Are you trying to cut your food bills? Do you regularly shop for special sale items at food stores that advertise in newspapers and flyers? If you answer yes then you know that advertised specials can disappear quickly.
If your grocer advertises an item and it is not on the grocery shelf, ask for it. If the stare has run out, you can ask about a rain check. If the advertisement did not say quantities were limited, the grocer will probably want to offer you some form of compensation. The Federal Trade Commission’s Unavailability Rule says how, and if, you and other customers should be compensated.
The FTC issued the Retail Food Store Advertising and Marketing Practices Rule in 1971. Commonly known as the Unavailability Rule, its purpose is to protect consumers against food stores that use misleading advertising and marketing practices. Under the original version of the rule, food stores could not advertise special sales on items that were not stocked in quantities to meet reasonably anticipated demand at the sale time. The rule was aimed at grocers who advertised bargains to attract customers but failed to have adequate supplies available in the store. However, the rule may have discouraged rain checks because a grocer who inadvertently ran out of an item was still in violation of the rule, even if a rain check was offered.
The FTC amended the Unavailability Rule in 1989. The amended rule allows grocers to comply with the rule by offering rain checks. It also gives gracery stores more flexibility to advertise items that are available only in limited quantities or at certain outlets. This means you are likely to see “limited supply” or similar words mentioned in sales advertisements when certain stores may not be able to stock some items in large quantities. Such items may be seasonal products like holiday cakes or perishables such as fruits and vegetables.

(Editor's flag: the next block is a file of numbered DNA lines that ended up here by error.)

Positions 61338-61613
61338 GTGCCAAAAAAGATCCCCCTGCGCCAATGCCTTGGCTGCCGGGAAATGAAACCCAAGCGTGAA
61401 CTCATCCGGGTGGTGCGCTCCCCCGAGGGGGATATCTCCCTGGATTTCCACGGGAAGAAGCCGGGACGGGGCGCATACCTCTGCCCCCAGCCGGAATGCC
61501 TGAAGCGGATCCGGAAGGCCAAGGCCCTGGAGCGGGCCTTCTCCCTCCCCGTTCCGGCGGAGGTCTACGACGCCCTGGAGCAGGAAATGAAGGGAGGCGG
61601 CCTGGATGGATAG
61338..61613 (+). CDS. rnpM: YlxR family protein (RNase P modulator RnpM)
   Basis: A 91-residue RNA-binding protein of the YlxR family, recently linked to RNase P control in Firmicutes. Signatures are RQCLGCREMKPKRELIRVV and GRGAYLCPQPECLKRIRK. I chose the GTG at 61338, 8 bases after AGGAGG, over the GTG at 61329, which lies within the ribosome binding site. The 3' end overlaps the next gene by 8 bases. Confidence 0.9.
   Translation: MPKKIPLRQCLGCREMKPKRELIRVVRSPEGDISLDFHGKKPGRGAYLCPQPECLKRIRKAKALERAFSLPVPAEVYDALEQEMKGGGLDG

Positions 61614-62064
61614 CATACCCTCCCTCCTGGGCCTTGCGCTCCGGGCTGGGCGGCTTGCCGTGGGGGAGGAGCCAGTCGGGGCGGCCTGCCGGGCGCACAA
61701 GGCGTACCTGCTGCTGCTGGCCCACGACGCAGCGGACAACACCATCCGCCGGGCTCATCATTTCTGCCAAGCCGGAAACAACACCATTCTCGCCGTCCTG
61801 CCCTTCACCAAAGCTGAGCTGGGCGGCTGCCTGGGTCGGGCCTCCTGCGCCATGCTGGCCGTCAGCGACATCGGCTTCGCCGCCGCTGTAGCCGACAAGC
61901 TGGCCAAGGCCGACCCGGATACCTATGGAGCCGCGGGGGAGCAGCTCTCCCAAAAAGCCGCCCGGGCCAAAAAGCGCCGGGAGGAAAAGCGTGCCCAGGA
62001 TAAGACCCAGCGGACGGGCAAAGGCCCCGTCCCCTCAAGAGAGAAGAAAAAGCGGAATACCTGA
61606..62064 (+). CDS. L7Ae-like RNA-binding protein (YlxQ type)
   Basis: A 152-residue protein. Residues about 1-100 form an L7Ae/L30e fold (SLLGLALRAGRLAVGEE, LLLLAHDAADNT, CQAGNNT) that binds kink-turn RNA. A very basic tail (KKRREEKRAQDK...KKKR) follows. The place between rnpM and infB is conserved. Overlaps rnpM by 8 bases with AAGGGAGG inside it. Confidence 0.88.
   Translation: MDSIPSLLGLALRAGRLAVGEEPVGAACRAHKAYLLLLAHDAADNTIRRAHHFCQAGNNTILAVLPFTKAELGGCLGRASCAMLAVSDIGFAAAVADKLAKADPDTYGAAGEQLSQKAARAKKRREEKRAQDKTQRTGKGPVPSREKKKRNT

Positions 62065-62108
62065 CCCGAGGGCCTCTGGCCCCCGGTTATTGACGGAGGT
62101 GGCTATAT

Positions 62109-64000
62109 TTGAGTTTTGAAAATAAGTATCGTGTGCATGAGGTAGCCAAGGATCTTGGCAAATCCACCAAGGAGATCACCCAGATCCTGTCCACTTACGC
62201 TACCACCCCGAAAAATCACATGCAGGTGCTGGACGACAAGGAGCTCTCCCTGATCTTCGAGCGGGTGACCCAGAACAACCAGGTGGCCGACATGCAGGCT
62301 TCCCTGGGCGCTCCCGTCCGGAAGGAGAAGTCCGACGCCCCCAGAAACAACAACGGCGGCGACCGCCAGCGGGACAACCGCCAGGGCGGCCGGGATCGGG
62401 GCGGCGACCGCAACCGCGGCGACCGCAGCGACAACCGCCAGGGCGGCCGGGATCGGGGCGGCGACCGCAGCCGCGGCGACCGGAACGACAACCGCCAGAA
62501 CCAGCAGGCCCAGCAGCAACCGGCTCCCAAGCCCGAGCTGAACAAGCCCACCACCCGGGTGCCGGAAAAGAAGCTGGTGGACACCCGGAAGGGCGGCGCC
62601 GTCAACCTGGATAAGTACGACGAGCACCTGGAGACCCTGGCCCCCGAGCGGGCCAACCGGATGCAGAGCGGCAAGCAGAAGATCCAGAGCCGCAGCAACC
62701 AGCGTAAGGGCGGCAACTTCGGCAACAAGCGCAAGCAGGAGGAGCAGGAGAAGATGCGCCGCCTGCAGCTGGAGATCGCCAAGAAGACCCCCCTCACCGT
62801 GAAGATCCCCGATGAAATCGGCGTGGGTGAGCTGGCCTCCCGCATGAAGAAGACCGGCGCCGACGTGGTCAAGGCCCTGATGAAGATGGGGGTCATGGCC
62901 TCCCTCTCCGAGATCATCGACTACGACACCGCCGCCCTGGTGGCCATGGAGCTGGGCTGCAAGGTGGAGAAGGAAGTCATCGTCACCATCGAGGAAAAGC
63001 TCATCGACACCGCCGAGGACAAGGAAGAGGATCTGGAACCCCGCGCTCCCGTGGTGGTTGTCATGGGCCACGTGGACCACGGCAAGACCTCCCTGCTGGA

The rule now requires retail food stores to have adequate stock to meet reasonable demand for items advertised for sale at specific prices unless the advertisement clearly and adequately says quantities are limited or that products are available only at some stores. If a store does nat disclose the limited availability of an advertised item and runs out of the item, the Unavailability Rule excuses the store only when the store offers customers one of three alternatives:
A rain check that allows customers to buy the item later at the lower price.
A substitute item of comparable value to the sale item.
Some kind of compensation that is at least equal in value to the advertised item.
Or when the faod store can show to the FTC that advertised items were ordered in adequate time for delivery and in quantities to meet reasonably anticipated demand.
If a store runs out of advertised specials, ask for a rain check, a substitute or other compensation. Chances are you will get something because most grocers want to satisfy their customers.
If you know of a grocery store that routinely runs out of advertised specials, fails to say when specials are limited, and does not provide you with a rain check, a substitute item, or some other compensation, write to the Federal Trade Commission, Enforcement Division, Washingtan, D.C. 20580. Letters from shoppers can help the FTC identify food retailers that may not be complying with the rule.
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